Infective endocarditis is a life-threatening infection of heart valves and adjacent structures characterized by vegetations on valves and other endocardial surfaces, with tissue destruction and risk of embolization. We used high-resolution mass spectrometry to define the proteome of staphylococcal and non-staphylococcal vegetations and Terminal Amine Isotopic Labeling of Substrates (TAILS) to define their proteolytic landscapes. These approaches identified over 2000 human proteins in staphylococcal and non-staphylococcal vegetations. Individual vegetation proteomes demonstrated comparable profiles of quantitatively major constituents that overlapped with serum, platelet, and neutrophil proteomes. Staphylococcal vegetation proteomes resembled one another more than the proteomes of non-staphylococcal vegetations. TAILS demonstrated extensive proteolysis within vegetations, with numerous previously undescribed cleavages. Several proteases and pathogen-specific proteins, including virulence factors, were identified in most vegetations. Proteolytic peptides in fibronectin and complement C3 were identified as potential infective endocarditis biomarkers. Overlap of staphylococcal and non-staphylococcal vegetation proteomes suggests a convergent thrombotic and immune response to endocardial infection by diverse pathogens. However, the differences between staphylococcal and non-staphylococcal vegetations and internal variance within the non-staphylococcal group indicate that additional pathogen- or patient-specific effects exist. Pervasive proteolysis of vegetation components may arise from vegetation-intrinsic proteases and destabilize vegetations, contributing to embolism.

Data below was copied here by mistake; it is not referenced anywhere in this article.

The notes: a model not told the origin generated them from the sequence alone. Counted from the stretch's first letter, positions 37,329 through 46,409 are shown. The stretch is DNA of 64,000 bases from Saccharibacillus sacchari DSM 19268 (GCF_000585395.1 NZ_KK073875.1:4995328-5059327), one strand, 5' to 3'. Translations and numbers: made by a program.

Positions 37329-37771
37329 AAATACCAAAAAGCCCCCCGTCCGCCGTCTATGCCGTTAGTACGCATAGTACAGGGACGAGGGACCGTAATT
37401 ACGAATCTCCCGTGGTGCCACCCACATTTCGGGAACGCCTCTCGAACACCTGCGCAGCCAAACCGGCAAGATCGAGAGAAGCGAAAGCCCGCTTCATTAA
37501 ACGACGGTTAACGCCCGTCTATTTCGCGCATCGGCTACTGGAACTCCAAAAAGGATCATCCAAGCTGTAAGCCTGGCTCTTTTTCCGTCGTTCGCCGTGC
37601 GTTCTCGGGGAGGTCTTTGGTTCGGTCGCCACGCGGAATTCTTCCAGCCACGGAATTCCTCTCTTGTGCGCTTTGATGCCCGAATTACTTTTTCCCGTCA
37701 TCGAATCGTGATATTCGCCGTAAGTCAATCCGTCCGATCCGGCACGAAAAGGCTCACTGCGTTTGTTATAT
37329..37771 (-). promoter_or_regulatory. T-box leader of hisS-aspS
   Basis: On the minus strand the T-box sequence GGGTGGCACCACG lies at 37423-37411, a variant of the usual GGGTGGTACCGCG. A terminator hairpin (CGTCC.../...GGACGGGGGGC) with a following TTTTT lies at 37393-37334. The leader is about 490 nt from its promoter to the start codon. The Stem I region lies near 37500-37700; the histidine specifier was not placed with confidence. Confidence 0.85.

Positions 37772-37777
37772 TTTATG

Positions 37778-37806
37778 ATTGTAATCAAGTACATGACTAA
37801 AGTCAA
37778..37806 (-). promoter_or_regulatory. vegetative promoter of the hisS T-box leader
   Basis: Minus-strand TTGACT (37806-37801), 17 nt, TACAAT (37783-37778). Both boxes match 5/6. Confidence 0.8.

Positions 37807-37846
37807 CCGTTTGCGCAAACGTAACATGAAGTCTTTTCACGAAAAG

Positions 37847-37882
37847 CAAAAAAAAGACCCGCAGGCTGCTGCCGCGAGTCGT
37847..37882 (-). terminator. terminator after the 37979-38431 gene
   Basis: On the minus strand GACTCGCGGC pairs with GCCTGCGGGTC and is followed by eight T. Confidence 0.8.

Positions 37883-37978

Daniel R. Martin, James C. Witten, Carmela D. Tan, E. Rene Rodriguez, Eugene H. Blackstone, Gosta B. Pettersson, Deborah E. Seifert, Belinda B. Willard, Suneel S. Apte
Usage data is cumulative from June 2020 through August 2020.
Usage information is collected from two different sources: this site (JCI) and Pubmed Central (PMC). JCI information (compiled daily) shows human readership based on methods we employ to screen out robotic usage. PMC information (aggregated monthly) is also similarly screened of robotic usage.
Various methods are used to distinguish robotic usage. For example, Google automatically scans articles to add to its search index and identifies itself as robotic; other services might not clearly identify themselves as robotic, or they are new or unknown as robotic. Because this activity can be misinterpreted as human readership, data may be re-processed periodically to reflect an improved understanding of robotic activity. Because of these factors, readers should consider usage information illustrative but subject to change.